Donald J. Lynch CPA
1415 E Andy Devine
Kingman, AZ 86401
They know what they are doing
They understand your business
They get the job done faster
They will catch deductions you might miss
You will get a larger refund, or pay less
They have your back
They know the tax code
They will help you plan for next year
hey know what the numbers really mean
They actually want to help you
For a business, a CPA has the knowledge to help you set up a working accounting system that assures you know how your business is performing and that all income and expenses are properly accounted for. A CPA has the further knowledge, skills and tools to handle your payroll and other business needs in order to keep it simple and make sure taxes and reports are filed in a timely manner. If you have ranch or farming, a small business, own real estate or rentals, or are looking to start a partnership, limited liability company or corporation, a CPA can help you get started.
Donald Lynch Bio
- I have been in public accounting since 1977
- Studied Accounting at University of Portland
- Past: Bellarmine Preparatory School
- Lives in Kingman, Arizona
- From Kingman, Arizona
Don is experienced in farm taxation, real estate rentals, like kind exchanges, adoption and many other issues. Don has been licensed as a Certified Public Accountant since 1980.
Don’s wife and assistant, Ann, is also well qualified to help with your income taxes, business Having a CPA who keeps up-to-date with all changes and handles these matters lets you spend your time running your business.
For the best income tax returns and accurate tax preparation in Kingman, AZ, choose the income tax, accounting, bookkeeping and small business services offered by Donald J. Lynch, Certified Public Accountant.
These calls are fake 100 percent of the time. The IRS never has to file suit to collect taxes. They send out a 30-day letter and then they levy your bank accounts or put a lien on your income.
The IRS also never initiates contact with a taxpayer with a telephone call or an email. The IRS also never tells you to pay the tax right now over the telephone using any kind of payment card. They will always give you a few days, or even a month or more, to pay the outstanding balance. They will often set up a payment plan for you.
The IRS wants you to send information about the contact to them, but experience shows this to be a waste of time on your part.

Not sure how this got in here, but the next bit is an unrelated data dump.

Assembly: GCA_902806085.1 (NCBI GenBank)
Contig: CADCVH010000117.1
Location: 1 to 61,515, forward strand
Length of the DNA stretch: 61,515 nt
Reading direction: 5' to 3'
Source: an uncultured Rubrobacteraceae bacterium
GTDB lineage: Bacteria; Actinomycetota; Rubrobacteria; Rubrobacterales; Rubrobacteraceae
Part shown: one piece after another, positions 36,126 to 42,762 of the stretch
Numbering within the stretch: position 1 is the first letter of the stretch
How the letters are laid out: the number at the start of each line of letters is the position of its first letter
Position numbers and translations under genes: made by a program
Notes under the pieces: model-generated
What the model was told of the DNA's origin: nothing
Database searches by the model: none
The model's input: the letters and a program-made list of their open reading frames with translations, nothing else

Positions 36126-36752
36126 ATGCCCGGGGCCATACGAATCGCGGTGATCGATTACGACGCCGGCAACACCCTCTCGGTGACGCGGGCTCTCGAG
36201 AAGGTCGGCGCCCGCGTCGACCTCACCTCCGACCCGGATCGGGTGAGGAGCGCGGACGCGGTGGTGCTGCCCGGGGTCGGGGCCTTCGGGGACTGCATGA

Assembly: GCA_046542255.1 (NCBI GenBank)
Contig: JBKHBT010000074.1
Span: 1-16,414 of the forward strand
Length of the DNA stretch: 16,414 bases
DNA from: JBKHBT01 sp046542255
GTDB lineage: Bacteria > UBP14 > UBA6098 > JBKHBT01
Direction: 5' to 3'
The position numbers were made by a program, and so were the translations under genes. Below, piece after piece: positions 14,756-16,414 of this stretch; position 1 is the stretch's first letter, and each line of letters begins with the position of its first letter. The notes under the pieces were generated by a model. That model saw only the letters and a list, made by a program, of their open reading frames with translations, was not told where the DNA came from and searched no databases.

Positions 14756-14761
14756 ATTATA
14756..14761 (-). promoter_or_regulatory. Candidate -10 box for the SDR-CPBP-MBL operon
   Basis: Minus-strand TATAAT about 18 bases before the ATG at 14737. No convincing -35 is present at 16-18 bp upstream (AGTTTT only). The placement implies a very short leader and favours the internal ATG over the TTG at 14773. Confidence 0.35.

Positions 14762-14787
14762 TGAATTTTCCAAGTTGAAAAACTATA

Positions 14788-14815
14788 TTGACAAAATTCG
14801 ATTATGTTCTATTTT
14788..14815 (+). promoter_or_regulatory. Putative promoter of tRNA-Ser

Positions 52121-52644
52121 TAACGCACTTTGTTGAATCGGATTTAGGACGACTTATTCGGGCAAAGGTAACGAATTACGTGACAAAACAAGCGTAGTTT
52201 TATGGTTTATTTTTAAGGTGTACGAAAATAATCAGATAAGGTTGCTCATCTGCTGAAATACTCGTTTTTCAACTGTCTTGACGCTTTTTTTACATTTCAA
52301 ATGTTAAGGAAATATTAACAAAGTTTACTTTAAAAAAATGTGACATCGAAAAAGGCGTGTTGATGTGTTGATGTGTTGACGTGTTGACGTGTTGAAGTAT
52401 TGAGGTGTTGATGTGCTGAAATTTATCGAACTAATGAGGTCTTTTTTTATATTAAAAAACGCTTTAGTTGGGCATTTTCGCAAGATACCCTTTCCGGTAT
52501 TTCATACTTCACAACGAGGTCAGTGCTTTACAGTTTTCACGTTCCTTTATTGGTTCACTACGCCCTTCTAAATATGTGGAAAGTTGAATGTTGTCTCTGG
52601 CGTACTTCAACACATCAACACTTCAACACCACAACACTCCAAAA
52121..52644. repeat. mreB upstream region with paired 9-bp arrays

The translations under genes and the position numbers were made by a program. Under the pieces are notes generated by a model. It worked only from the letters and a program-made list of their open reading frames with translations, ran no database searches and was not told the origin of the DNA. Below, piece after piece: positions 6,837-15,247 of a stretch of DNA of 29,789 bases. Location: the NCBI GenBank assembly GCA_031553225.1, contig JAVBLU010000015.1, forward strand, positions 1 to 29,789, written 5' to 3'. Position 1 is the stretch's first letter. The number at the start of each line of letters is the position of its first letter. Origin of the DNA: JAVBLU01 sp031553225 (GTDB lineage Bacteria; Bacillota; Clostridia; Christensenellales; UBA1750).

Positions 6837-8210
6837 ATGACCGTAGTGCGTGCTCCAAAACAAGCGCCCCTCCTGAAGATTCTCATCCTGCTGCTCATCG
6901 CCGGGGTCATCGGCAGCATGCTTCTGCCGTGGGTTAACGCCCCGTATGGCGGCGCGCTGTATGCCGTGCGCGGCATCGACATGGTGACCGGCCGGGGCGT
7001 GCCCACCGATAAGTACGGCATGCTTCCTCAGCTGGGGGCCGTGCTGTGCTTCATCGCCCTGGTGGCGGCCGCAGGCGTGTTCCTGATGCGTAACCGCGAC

In a new scam, criminals file a fake return and have the refund deposited to your bank account. Then they call, identify themselves as the IRS and want the refund back. This one actually needs to be reported to the IRS, since it involves money that belongs to the government.
You may receive an email from the “Internal Revenue Service.” These emails look good, but they are fake. The only time you will receive an email from an IRS agent is if you are already working with them on something. Never open a link in one of these emails; they are intended to plant a virus or worm on your computer.
I do not open any link or attachment in emails unless I know for a fact it is from someone I know and trust. Because email addresses can be hacked and taken over, just because an email says it comes from someone I know does not mean it does. So, if an email says something like, “You will enjoy this” or similar language, it does not get opened. It must say something like, “Don, here are the documents you requested on my mortgage.” This is necessary to protect my clients’ information from predators.
Do not give any information to anyone who initiates contact by telephone. Do not even confirm your name and especially never give your birth date or any part of your Social Security number.
Just hang up on such callers.
Other scams of this type include phony calls from your electric company, phony calls that you missed jury duty and phony calls that your student loans are in default. Do not give any information to any cold caller. If you think the call might be real, hang up, look up the number of the agency, call them and ask if they need to talk to you. Never, ever pay any of these callers over the phone.
Lastly, you need to be aware of the less than ethical income tax preparer. Every tax return preparer is required to sign every return they prepare. They are also required to have a PTIN. A PTIN is a Preparer Tax Identification Number. The numbers begin with a P followed by eight numbers, as in P00123456. If a preparer does not have one of these numbers, they are not legitimate and are likely to cheat you. Professional income tax preparers are Certified Public Accountants, Enrolled Agents or have met the Annual Filing Season Program requirements of the Internal Revenue Service.
The Annual Filing Season Program is not that hard to qualify for, so a tax preparer has no excuse for not meeting the program requirements. It is 18 hours of tax education and a test. All preparers in my office meet the program requirements, this includes me.